As winter approaches, humans huddle inside their homes and…have sex? Whether the motivation is warmth, boredom, or a combination of the two, it seems cold weather is nature’s most effective aphrodisiac. Don’t believe me? Check out this article that says the summer months have the highest birth rate in America. Do the math: 9 months before August = November!
Merriam-Webster defines an aphrodisiac as “something (such as a food, drink, or drug) that causes or increases sexual desire.”
Here’s a list that claims to document 19 foods that will stimulate sex. The science behind this catalog of romantic treats may not be solid, but you won’t be surprised to see bananas, clams, and whipped cream included.
Even the Bible has something to say about this. In Genesis, mandrakes—which were thought to be an aphrodisiac—make an appearance:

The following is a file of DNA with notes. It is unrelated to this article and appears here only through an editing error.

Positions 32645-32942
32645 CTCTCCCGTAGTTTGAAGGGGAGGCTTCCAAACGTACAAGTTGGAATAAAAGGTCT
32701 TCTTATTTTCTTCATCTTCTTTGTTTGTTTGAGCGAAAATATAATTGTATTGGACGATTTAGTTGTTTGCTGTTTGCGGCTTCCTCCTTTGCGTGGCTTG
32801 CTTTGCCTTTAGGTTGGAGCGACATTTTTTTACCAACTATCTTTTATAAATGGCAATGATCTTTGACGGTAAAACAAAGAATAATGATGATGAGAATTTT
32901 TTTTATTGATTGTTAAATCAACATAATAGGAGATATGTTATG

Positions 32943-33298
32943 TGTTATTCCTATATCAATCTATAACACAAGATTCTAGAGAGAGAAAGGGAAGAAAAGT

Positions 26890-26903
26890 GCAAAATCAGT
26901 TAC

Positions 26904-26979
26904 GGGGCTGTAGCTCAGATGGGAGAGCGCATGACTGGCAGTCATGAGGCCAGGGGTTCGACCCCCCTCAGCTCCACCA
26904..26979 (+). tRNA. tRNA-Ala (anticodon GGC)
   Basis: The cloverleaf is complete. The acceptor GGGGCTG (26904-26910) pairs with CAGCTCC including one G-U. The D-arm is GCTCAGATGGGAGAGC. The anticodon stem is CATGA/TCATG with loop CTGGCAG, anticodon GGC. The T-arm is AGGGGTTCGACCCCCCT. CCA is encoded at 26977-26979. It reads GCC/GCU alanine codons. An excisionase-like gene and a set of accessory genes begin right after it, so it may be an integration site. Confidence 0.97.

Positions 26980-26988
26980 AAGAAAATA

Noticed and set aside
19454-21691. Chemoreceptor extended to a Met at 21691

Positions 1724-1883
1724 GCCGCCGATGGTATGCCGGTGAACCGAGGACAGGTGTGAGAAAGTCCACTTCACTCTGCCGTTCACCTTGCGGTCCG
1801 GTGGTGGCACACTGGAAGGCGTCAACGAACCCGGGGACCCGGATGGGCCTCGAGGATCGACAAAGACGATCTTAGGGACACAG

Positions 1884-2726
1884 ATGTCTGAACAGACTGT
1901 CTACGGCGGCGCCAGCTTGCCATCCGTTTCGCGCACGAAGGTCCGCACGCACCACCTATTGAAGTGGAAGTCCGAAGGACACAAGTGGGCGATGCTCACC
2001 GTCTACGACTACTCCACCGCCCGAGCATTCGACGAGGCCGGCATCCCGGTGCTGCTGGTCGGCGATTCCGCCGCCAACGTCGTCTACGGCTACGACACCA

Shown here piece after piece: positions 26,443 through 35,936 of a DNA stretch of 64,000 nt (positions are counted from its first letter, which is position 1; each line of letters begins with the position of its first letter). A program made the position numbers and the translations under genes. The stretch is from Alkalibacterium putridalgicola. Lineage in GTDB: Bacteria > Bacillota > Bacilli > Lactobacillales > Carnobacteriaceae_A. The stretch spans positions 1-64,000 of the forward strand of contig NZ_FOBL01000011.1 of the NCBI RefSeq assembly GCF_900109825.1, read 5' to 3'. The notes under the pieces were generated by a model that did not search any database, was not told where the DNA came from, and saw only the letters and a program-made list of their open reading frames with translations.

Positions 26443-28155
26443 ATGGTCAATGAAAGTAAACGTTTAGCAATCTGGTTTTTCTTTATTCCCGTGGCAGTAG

One day during the wheat harvest, Reuben found some mandrakes growing in a field and brought them to his mother, Leah. Rachel begged Leah, “Please give me some of your son’s mandrakes”—Genesis 30:14
Rachel was barren, and she desperately wanted to have a child. Check out this picture, and you’ll understand why she turned to mandrakes…
Google’s metadata shows that aphrodisiac, after trending up for more than 80 years, is losing popularity:
The Ngram also shows aphrodisiac peaking in the 80s, so it’s no surprise that at least two bands from that decade chose to use it:
More recently, Bear Vs. Shark used it in their lyrics:
To close, here are some quotes that show I might be wrong about cold weather:
“Power is the ultimate aphrodisiac.” – Henry Kissinger
“A man becomes as attractive as an attractive woman when he becomes successful and is publicly noted. Power’s an aphrodisiac.” – Curtis Jackson
“All a writer has to do to get a woman is to say he’s a writer. It’s an aphrodisiac.” – Saul Bellow
And then one that’s just ironic:
“I want to be an artist, not… a celluloid aphrodisiac.” – Marilyn Monroe